Terror is a wall of embers rushing toward one's home. In the ensuing days the Meer battled two enemies at once: the relentless onslaught of Jukan warriors and the roaring fury of the blazes they had set. The Jukan troops drove back all efforts by the Meer to extinguish the inferno. The sun vanished behind a storm of black smoke. With horror Dasha realized that the castle was not under attack. The leader of the Juka, Warlord Kabur, intended to level the ancient forest itself. The crime was an affront to Jukan honor as Dasha had always known it.
Defeat came as a red blast of heat and a blizzard of ash and cinders. As the Meer abandoned their crumbling stronghold, the Jukan warriors charged out from the smoke and felled them like brittle timber. Dasha fled with the survivors while the holocaust devoured the lush woodland. The forest had been her home for a hundred years. It was vanishing in less than a week.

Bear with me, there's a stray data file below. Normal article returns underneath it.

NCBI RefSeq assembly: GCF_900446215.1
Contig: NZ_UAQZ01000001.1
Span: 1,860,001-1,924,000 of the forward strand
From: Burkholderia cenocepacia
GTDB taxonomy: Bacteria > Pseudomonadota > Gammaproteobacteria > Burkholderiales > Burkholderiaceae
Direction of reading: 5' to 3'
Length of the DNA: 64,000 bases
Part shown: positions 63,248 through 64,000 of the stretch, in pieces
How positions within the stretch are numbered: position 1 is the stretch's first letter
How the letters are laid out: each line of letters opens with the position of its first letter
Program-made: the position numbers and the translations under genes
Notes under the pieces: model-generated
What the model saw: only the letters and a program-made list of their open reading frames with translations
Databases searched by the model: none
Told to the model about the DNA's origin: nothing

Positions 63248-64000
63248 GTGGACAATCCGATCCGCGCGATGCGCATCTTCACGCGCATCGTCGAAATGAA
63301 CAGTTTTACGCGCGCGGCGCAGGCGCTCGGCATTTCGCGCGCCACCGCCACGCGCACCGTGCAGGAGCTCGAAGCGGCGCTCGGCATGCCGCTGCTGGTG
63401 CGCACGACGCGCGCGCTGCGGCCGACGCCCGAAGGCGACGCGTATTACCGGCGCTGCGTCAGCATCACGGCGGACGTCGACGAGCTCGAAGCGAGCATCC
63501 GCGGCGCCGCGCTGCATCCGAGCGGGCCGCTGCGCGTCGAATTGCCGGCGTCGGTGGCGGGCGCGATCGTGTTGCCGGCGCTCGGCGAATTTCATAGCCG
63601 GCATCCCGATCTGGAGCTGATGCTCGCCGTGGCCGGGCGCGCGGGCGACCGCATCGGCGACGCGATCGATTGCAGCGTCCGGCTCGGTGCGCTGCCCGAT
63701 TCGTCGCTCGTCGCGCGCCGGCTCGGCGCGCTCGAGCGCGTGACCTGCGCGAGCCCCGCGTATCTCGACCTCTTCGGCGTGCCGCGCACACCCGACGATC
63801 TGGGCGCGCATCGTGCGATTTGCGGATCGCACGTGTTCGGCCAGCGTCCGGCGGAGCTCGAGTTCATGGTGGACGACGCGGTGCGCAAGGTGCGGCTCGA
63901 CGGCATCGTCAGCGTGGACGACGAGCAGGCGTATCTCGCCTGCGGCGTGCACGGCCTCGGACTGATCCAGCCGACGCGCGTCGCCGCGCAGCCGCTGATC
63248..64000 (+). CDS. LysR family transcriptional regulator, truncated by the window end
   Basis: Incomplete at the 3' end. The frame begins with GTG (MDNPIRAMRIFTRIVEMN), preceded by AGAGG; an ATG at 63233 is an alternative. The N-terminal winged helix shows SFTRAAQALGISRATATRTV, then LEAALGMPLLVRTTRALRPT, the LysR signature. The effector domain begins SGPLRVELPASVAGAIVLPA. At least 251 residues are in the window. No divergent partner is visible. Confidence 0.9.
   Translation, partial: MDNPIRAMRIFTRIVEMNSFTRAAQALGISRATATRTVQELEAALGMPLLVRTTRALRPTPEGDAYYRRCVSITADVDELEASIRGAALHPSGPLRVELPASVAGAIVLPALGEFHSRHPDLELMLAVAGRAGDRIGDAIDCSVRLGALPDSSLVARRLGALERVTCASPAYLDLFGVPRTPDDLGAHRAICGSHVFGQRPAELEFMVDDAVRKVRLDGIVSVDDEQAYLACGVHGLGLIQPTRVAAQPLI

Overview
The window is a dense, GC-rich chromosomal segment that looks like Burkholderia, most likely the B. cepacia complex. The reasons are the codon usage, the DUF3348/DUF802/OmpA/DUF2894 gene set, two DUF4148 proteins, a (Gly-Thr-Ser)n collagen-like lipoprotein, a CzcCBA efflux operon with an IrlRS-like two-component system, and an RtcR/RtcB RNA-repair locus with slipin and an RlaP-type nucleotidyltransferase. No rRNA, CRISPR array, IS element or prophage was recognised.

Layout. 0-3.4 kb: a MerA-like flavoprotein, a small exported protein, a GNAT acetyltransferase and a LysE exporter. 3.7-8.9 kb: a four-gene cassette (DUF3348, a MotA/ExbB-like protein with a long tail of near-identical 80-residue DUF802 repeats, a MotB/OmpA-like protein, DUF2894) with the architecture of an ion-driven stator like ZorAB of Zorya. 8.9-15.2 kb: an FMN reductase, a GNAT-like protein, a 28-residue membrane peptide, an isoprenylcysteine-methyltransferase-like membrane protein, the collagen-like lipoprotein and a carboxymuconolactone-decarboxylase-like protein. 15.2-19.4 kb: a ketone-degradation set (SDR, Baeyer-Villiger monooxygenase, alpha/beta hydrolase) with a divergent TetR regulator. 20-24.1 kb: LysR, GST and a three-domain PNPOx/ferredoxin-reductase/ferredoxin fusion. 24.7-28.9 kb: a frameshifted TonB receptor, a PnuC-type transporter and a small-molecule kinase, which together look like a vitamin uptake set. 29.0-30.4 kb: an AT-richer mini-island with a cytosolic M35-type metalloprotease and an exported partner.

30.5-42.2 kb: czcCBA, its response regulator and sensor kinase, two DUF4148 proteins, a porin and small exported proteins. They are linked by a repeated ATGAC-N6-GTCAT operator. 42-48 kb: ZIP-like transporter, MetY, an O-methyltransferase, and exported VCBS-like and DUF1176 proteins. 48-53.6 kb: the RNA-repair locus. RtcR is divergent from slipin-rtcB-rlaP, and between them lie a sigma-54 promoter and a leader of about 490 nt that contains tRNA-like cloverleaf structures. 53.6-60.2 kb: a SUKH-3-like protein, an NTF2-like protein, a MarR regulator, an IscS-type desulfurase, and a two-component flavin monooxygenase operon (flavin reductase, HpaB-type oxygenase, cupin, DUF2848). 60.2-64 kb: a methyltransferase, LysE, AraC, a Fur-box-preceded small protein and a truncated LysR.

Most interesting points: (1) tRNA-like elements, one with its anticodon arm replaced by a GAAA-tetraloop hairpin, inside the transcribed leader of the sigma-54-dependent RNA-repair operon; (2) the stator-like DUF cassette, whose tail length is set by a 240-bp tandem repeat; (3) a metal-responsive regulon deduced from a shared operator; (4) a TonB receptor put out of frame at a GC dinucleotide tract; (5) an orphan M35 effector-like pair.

She and her fellow soldiers had succeeded in evacuating the elders. Even now some were plotting their sorcerous revenge. But Dasha nurtured a different rage. Her obsidian eyes sharpened as she ran through the fiery gloom. She knew what must be done.
Adranath, of course, had been correct. The lord called Exodus had corrupted the Juka by some unthinkable sorcery. To craft a strategy against the enemy, Dasha had to learn what had happened to the Juka. It was a question she would put to their leader, Warlord Kabur himself. Dasha would meet him face-to-face and demand an explanation. If his answer did not satisfy her, she would meet him blade-to-blade.
In that case, she knew, satisfaction would be hers. Then the elders would return the holocaust to the Juka and the eternal balance would assert itself anew. Such was the proper course of history, which could not be diverted. So the ancestors had promised, countless generations ago. Of that, if nothing else, Dasha had no doubt at all.
From the Britannia News Network - The Journal of Ultima Online, November 19th, 2001.